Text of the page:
The Power of Platonic Relationships

We live in a world where romantic relationships are prioritized over all other forms of relationship. A romantic partner is advertised as the ideal person, someone you can bare your soul to and also have a pleasing physical relationship with. Romantic love is magical, transformative, something different and better than a friendship or a relationship with one’s family. We are told to seek out this type of relationship from a young age. While it is important to have friends in your life, they are really just placeholders until you find someone to be with romantically. Your relationship with your friends can’t possibly be as deep and meaningful as the ones with your significant other. 

I completely disagree with what society says about friendships —especially with friends of the opposite-sex. People assume that men and women can’t be “just friends” because sexual attraction will get in the way. But why? Is it the same with gay, bi, pan people? Does the fact that I am attracted to women mean I can’t “just” be friends with other women, that there has to be some deep down repressed sexual desire that will someday ruin my platonic relationships?

People need to stop making everything about sex and romantic relationships. It is very possible to develop a deep connection with someone and not want to sleep with them. It is very possible to maintain a meaningful friendship with someone through all of life’s chaos, even when you or the other person gets involved in a romantic relationship. Society seems to expect us to drop our friends, or at least distance ourselves from our friends, when we begin a new romantic relationship. This romantic partner is supposed to take up all of our brain space and time until we don’t and might not want to spend as much time with our friends anymore. I am not denying that this is often what actually happens when people start dating someone new. Our brains turn all mushy and confused and make us focus on all the wrong things. What I’m saying is, it is possible to push through that and to maintain a healthy, meaningful relationship with your friends. And, often, they’re the ones who will be there for you when your relationship falls apart, as long as you haven’t distanced and alienated yourself from them.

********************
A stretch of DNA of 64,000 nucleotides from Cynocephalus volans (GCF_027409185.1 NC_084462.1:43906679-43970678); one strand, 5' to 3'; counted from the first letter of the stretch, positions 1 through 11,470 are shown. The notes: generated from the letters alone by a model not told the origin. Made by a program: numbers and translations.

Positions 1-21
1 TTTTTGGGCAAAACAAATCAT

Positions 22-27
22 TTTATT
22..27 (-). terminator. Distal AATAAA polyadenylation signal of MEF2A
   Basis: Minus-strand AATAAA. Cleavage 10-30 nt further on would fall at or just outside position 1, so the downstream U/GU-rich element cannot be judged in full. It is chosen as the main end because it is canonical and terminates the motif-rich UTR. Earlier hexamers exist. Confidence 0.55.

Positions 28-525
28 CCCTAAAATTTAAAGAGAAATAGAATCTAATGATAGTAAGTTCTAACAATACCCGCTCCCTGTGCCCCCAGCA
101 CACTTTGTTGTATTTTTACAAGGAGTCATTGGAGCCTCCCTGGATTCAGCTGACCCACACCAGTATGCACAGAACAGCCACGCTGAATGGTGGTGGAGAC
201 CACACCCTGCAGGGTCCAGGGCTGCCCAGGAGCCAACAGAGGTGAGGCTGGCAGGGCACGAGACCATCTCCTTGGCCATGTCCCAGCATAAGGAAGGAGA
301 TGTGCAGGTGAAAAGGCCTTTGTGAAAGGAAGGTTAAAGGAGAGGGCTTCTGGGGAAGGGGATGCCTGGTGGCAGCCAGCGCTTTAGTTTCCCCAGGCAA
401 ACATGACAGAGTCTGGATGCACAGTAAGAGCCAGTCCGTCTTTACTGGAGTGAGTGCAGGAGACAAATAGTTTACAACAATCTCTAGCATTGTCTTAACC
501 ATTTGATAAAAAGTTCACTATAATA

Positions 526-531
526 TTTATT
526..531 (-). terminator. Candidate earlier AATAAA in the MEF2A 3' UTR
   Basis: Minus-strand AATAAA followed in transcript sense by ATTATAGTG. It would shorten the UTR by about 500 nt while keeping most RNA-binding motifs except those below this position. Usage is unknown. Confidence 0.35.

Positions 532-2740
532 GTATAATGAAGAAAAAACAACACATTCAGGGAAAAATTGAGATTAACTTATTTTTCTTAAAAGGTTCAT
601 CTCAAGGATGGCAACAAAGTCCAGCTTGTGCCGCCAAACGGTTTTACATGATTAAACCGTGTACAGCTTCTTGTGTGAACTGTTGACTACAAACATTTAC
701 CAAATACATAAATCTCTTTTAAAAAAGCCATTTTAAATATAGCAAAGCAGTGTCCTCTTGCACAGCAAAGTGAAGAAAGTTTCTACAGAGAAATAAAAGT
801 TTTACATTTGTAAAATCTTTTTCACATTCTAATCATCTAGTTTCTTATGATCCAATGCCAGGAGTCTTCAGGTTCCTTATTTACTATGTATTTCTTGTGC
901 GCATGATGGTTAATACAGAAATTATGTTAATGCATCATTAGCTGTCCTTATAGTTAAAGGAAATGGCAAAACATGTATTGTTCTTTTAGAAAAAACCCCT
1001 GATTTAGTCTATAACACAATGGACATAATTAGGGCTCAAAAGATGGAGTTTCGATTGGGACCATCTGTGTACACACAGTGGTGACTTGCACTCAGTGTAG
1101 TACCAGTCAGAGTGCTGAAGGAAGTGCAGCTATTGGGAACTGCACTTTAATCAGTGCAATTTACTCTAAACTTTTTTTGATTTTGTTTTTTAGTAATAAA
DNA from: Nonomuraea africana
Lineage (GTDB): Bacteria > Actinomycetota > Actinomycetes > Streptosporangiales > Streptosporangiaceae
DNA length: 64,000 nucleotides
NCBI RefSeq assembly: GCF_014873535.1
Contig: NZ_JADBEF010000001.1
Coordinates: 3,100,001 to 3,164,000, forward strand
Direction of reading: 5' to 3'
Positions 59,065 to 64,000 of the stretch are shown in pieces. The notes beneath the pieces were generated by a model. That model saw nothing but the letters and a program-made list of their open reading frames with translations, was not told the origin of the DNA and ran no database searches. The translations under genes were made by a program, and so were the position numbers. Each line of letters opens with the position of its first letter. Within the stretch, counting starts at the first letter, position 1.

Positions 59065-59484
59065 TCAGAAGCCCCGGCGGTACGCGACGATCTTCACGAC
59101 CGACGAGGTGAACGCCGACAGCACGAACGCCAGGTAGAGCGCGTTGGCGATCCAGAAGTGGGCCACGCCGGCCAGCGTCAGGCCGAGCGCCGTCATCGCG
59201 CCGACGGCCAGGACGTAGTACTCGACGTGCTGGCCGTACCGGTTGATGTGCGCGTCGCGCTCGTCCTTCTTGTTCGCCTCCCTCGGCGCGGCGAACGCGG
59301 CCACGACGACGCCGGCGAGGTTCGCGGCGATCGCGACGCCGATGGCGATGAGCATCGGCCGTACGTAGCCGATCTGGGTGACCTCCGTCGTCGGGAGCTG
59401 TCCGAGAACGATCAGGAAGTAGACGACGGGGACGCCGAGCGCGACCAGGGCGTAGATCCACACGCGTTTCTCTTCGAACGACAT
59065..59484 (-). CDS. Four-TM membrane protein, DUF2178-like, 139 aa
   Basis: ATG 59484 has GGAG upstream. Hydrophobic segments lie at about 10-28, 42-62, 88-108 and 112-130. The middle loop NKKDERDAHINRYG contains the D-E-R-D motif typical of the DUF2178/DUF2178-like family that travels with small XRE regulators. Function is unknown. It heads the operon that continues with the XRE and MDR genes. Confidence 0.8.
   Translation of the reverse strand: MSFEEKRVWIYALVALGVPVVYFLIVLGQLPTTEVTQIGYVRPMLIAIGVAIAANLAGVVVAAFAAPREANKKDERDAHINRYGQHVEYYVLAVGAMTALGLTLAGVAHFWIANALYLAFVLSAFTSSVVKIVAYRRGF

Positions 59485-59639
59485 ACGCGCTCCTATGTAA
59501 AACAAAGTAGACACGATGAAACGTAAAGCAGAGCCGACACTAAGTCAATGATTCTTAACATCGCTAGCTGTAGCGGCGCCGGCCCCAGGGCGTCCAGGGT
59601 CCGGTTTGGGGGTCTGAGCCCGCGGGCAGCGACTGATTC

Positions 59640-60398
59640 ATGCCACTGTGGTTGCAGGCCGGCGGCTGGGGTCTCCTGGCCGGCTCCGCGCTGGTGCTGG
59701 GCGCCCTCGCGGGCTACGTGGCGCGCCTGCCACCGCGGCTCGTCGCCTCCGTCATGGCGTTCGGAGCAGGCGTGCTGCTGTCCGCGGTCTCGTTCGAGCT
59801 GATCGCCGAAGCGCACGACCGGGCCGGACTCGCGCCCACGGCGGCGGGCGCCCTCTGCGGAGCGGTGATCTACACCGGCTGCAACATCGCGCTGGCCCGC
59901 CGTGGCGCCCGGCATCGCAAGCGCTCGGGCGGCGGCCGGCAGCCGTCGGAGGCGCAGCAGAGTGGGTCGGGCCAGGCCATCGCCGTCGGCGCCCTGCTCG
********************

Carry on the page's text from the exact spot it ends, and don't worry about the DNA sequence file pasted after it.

Platonic relationships are, to me, extremely important and cannot be replaced by any other type of relationship. I have bared my soul to my friends and they have bared theirs right back. One of my closest friends currently lives 5,000 miles away from me, but I feel secure in our relationship nonetheless. I am not afraid of losing my friend to any other form of relationship, of losing touch, or losing connection and emotional intimacy. I know they will not forget about me. We are best friends. We don’t need to be in the same place in order to have a meaningful talk—we can text and videochat and stay up to date on each other’s lives with ease. We don’t need to know every little detail about the other person’s day, but we are of course always open to hearing about them anyways. We can share what we want and withhold the rest because we know that when the time is right, they will share it. I value our friendship so much and the great thing is that I know they do too.

I am not saying romantic relationships aren’t fun and exciting and wonderful. I simply believe that platonic relationships should not be cast aside as any less than romantic relationships, because they are just as important and powerful.

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